Attorney Fee Award in Patent Case Doesn't Extend to Appeal

Attorney Fee Award in Patent Case Doesn't Extend to Appeal U.S. Court of Appeals for the Federal Circuit Chief Judge Randall Rader. July 17, 2013. Photo by Diego M. Radzinschi/THE NATIONAL LAW JOURNAL.

SAN FRANCISCO — The U.S. Court of Appeals for the Federal Circuit recently lowered the bar for recovering attorney fees in “exceptional cases.” But on Wednesday the court kept it high for exceptional appeals.

The court ruled 2-1 that while Abbott Laboratories and a subsidiary must pay a $6 million fee awarded by U.S. District Judge William Alsup, it does not have to pay the additional $1.35 million opponent Becton, Dickinson & Co. says it spent defending the award on appeal and then on remand.

Becton and its attorneys at Ropes & Gray argued that Abbott brought the appeal merely to delay the inevitable payment. But, Chief Judge Randall Rader wrote Wednesday in Therasense v. Becton Dickinson, “the mere act of pursuing appellate review—available as a matter of right and frequently necessary to preserve future rights of appeal—[does not] by itself suggest an abuse of the legal system.”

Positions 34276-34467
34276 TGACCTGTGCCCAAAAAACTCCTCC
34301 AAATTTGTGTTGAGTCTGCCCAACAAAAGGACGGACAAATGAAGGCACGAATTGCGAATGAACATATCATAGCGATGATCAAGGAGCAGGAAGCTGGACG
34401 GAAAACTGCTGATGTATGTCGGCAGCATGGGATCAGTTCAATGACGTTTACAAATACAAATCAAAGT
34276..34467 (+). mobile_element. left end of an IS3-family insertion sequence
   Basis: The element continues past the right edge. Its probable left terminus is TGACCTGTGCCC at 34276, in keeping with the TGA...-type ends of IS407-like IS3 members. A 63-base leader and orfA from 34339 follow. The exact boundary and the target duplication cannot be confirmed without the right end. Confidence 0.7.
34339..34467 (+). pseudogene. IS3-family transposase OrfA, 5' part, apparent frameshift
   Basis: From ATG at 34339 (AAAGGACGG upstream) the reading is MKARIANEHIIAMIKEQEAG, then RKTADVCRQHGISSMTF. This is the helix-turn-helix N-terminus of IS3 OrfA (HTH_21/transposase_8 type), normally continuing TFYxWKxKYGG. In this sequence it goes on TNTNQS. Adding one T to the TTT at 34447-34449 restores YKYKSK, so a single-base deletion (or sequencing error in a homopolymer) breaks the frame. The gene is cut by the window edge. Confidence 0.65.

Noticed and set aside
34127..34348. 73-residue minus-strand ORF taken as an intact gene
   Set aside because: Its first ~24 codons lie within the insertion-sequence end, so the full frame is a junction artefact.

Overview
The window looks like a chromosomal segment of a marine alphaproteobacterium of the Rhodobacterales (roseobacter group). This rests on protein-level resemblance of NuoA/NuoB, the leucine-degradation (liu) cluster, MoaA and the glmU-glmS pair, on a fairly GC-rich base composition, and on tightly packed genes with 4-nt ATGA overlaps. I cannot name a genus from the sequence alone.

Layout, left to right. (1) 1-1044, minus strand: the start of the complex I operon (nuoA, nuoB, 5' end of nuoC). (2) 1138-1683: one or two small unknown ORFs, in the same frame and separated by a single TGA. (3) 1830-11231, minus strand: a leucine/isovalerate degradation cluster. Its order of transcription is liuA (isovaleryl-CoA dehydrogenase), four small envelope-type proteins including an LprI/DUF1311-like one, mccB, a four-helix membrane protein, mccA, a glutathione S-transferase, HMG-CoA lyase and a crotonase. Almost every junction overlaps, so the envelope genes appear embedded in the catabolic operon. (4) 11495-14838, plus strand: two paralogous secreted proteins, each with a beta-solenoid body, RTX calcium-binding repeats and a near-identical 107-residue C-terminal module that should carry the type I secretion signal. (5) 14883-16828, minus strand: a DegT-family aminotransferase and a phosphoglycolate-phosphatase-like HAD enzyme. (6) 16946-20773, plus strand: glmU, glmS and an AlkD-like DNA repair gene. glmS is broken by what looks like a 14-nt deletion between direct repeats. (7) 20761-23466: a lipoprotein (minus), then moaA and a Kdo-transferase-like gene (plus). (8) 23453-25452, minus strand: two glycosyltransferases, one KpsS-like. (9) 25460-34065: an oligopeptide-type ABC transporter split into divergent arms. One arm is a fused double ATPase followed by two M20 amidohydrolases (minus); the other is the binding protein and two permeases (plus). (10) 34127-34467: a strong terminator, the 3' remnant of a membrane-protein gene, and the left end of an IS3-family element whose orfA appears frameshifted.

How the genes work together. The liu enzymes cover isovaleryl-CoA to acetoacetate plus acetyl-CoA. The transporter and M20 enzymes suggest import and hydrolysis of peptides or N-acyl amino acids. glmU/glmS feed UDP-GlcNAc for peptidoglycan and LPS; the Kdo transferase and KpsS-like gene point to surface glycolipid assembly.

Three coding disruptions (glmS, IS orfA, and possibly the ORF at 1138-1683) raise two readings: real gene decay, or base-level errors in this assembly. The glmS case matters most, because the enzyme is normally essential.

Besides, Rader pointed out, Abbott actually persuaded the Federal Circuit to convene en banc and set a new standard for proving inequitable conduct. Although that new standard didn’t change Alsup’s mind about the exceptional-case finding, it made Abbott the prevailing party on appeal. And Section 285 of the Patent Act provides for an award of attorney fees “to the prevailing party,” Rader reasoned.

Judge Pauline Newman concurred.

Judge Timothy Dyk dissented. He said the eight years of litigation over the rights to glucose test strips should be considered in its entirety, and that both Alsup and Rader erred by requiring that the appeal be independently exceptional.

“With respect to other fee-shifting statutes, the Supreme Court has held that all phases of litigation, including appellate proceedings, are to be treated as a unitary whole, not parsed into discrete parts,” Dyk wrote. “I see no reason why section 285 should be interpreted differently.”

Dyk also argued that Becton Dickinson should have been awarded fees spent on bringing the fee litigation.

Covington & Burling partner Clara Shin argued the appeal for Abbott. Ropes partner Bradford Badke argued for Becton Dickinson.

Contact the reporter at sgraham@alm.com.

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